Social Security numbers stolen in ransomware attack on maternal health org
Social Security numbers and other sensitive data was stolen by cybercriminals in a ransomware attack targeting a maternal health service, according to a new statement from the organization.
On Thursday, Maternal & Family Health Services said it was alerted to the ransomware attack on April 4 – more than eight months ago – and was told by cybersecurity experts that the hackers had access to their systems as far back as August 21, 2021.
The private non-profit, which serves Northeastern Pennsylvania, confirmed that it only began sending breach notification letters on Tuesday.
The hackers gained access to personal information that included names, addresses, dates of birth, Social Security numbers, driver’s license numbers, financial account/payment card information, usernames and passwords, medical information and health insurance information.
When pressed on why there was such a large gap between when the attack was discovered and when the notices were sent out, a spokesperson said they “worked diligently with third-party forensic investigators to determine what happened and whose information was impacted.”
Those affected include employees, patients and vendors. The company did not respond to questions about how many people were impacted by the breach.
“We understand the inconvenience or concern this incident may cause and are committed to strengthening our systems’ security to prevent this kind of incident from happening again,” Maternal & Family Health Services CEO Maria Montoro Edwards said in a statement.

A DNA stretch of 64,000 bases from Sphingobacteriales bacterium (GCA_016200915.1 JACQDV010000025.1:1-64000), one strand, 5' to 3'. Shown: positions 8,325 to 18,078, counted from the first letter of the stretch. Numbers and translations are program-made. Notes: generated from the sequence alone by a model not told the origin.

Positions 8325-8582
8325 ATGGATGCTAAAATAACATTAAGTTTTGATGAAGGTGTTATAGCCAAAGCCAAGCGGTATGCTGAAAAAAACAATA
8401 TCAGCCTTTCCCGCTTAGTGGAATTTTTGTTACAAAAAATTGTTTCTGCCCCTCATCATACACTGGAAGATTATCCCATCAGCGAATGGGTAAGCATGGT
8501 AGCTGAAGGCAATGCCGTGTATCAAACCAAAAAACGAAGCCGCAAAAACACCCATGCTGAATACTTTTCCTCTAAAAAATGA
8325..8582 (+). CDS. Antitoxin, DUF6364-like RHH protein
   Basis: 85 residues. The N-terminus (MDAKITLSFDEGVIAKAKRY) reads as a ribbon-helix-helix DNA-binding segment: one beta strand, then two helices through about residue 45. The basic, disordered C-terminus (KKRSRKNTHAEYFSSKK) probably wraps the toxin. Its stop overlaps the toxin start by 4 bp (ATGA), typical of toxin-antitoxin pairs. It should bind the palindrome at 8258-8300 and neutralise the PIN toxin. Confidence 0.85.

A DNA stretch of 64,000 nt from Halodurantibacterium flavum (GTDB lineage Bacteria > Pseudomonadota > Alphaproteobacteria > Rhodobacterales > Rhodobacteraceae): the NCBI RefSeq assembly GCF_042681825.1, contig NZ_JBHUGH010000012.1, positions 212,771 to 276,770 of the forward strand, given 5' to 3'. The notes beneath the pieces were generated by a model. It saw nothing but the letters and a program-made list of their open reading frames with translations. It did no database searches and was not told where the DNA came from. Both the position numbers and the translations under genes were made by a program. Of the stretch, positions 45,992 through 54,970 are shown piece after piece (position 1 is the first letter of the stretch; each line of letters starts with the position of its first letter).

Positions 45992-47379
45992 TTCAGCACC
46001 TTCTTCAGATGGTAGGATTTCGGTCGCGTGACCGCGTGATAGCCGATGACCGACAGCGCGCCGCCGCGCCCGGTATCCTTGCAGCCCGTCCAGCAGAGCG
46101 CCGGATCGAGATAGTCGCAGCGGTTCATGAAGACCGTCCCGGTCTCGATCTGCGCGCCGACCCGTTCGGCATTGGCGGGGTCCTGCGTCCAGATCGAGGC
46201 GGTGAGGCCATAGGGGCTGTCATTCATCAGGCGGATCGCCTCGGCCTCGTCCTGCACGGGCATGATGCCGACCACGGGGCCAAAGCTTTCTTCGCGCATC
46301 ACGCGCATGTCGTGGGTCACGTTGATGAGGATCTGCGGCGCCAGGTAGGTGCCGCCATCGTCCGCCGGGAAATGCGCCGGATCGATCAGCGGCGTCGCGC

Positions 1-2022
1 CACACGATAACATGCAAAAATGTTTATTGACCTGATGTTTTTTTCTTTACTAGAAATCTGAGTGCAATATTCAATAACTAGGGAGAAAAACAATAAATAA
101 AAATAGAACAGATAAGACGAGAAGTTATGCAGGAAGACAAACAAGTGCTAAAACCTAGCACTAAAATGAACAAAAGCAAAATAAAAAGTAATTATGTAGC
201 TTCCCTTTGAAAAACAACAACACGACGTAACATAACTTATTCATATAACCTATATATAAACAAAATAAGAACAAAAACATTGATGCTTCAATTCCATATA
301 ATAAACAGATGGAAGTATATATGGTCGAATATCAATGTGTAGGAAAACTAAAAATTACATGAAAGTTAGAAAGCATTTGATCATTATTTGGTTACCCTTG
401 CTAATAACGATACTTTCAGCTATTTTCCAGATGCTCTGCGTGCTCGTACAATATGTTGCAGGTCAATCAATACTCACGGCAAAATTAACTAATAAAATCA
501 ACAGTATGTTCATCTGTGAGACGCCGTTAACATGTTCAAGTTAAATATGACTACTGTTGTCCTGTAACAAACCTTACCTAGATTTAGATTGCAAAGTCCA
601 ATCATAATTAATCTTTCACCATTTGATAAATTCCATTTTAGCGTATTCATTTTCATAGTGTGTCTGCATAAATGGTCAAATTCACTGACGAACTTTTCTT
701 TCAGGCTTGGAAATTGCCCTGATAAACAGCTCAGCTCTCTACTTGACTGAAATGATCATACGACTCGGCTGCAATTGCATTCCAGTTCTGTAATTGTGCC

The letters to victims included offers from the organization of free credit monitoring and identity theft protection services to individuals whose Social Security number or financial account and payment card information may have been leaked.
The organization has also created a hotline for those with questions. They have offices in 17 Pennsylvania counties, serving over 90,000 women, men and children each year.
No ransomware group has been tied to the attack on the organization. Ransomware attacks on hospitals resulting in the leak of sensitive patient information are now so common that the U.S. Department of Health and Human Services has set up a cybersecurity page examining different ransomware operations.
HHS has released multiple reports on ransomware groups this year, including ones on the Royal, Cuba, Venus, Lorenz and Hive ransomware groups in an effort to help healthcare institutions protect themselves.
In 2022, 25 hospitals or hospital systems were attacked with ransomware, affecting 290 individual hospitals, according to data from Emsisoft.